Intel Projects Sales Growth on Data Centers and PC Demand
Intel predicted first-quarter sales that will meet analysts’ estimates on improvements in the personal computer market and continued growth in orders from data center owners, according to Bloomberg. Revenue will be $14.8 billion, plus or minus $500 million, the company said in a statement. Analysts had projected $14.5 billion.
CEO Brian Krzanich said he’s making progress in trying to generate revenue from more diverse sources such as cars and mobile phones while lessening the chipmaker’s reliance on a shrinking PC business. The results showed that Intel has carved out more sales in some areas, but profit is still tied to demand for processors running server computers in giant data centers.
Intel reported 8 percent revenue growth to $4.67 billion in its data center unit, a slower increase than the company’s long-term target. The company’s client computing group, which sells PC chips, gained 4.3 percent to $9.13 billion in the fourth quarter. For the year, the company is predicting that PC shipments will decline in the mid-single-digit percent range. That’s better than prior years, but worse than market forecasters are projecting.
Fourth-quarter net income was $3.6 billion, or 73 cents a share, compared with $3.6 billion, or 74 cents, a year earlier. Revenue rose 10 percent to $16.4 billion. Profit, excluding certain items, was 79 cents a share. Analysts, on average, had predicted a profit of 75 cents a share on sales of $15.8 billion. Adjusted gross margin, or the percentage of sales left after subtracting production costs, narrowed to 63.1 percent from 64.8 percent a year earlier, Intel said. That measure of profitability will be 63 percent, plus or minus “a couple of percentage points,” in the current quarter, Intel said.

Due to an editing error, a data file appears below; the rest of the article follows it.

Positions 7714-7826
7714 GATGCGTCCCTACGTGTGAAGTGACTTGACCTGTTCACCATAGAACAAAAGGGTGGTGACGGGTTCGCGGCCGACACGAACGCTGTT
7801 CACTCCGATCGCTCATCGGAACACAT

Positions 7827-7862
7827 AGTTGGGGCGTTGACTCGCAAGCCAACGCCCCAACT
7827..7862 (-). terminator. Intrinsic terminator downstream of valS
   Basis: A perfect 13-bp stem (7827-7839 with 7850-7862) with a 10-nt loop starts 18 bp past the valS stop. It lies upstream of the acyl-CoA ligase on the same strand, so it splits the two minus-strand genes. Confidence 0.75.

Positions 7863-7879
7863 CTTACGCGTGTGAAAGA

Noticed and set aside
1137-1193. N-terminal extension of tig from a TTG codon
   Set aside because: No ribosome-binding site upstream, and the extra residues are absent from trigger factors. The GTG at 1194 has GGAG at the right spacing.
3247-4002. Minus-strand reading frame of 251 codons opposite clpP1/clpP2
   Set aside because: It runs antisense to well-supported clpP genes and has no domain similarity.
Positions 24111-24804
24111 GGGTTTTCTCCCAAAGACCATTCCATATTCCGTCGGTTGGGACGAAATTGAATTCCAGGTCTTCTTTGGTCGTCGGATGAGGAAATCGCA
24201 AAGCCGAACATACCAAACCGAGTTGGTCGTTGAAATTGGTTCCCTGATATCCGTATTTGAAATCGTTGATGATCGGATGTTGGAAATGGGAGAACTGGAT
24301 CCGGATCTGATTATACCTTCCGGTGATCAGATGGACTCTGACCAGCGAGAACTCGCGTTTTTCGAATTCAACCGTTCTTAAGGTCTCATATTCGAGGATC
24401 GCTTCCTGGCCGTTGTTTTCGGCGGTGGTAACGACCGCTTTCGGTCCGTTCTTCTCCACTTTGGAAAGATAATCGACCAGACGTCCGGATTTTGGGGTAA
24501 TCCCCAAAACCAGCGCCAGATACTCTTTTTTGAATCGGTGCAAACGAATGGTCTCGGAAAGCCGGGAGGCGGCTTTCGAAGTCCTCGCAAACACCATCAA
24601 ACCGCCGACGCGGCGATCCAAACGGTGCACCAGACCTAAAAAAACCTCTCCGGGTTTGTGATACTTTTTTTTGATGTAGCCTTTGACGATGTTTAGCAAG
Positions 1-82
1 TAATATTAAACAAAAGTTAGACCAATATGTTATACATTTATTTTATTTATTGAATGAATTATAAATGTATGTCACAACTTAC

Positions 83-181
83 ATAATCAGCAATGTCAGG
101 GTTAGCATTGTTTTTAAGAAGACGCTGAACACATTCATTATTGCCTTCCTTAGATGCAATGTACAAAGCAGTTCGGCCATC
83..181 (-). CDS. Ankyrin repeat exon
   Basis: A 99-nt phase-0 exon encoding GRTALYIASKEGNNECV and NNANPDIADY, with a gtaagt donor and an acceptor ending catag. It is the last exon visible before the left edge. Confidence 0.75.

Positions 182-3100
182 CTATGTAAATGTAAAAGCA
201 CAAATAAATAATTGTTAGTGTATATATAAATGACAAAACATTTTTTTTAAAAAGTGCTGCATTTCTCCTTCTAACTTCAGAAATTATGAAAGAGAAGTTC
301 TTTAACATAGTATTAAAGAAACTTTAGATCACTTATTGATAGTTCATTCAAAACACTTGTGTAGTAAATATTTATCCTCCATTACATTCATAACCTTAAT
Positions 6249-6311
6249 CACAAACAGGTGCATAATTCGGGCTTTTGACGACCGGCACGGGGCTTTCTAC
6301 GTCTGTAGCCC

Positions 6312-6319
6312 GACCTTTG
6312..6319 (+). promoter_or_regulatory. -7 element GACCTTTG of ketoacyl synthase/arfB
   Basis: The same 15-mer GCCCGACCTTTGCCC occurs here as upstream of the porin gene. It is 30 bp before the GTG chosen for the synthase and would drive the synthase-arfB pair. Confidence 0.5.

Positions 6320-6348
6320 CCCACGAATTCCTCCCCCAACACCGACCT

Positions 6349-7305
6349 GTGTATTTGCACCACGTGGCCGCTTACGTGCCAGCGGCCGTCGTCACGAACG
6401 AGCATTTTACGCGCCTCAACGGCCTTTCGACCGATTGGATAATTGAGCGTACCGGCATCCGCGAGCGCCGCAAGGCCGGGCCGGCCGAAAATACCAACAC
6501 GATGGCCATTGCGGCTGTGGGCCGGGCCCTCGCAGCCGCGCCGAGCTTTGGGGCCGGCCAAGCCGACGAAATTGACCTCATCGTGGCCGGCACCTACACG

Intel predicted that 2017 annual revenue will be unchanged from 2016. The forecast includes the divestiture of its Intel Security Group announced last year. Analysts had estimated a revenue increase of 4 percent for the year. The company plans to boost spending in 2017 on new plants and equipment to about $12 billion, an increase of about $2 billion from last year. The company is expanding its production of new memory chip technology.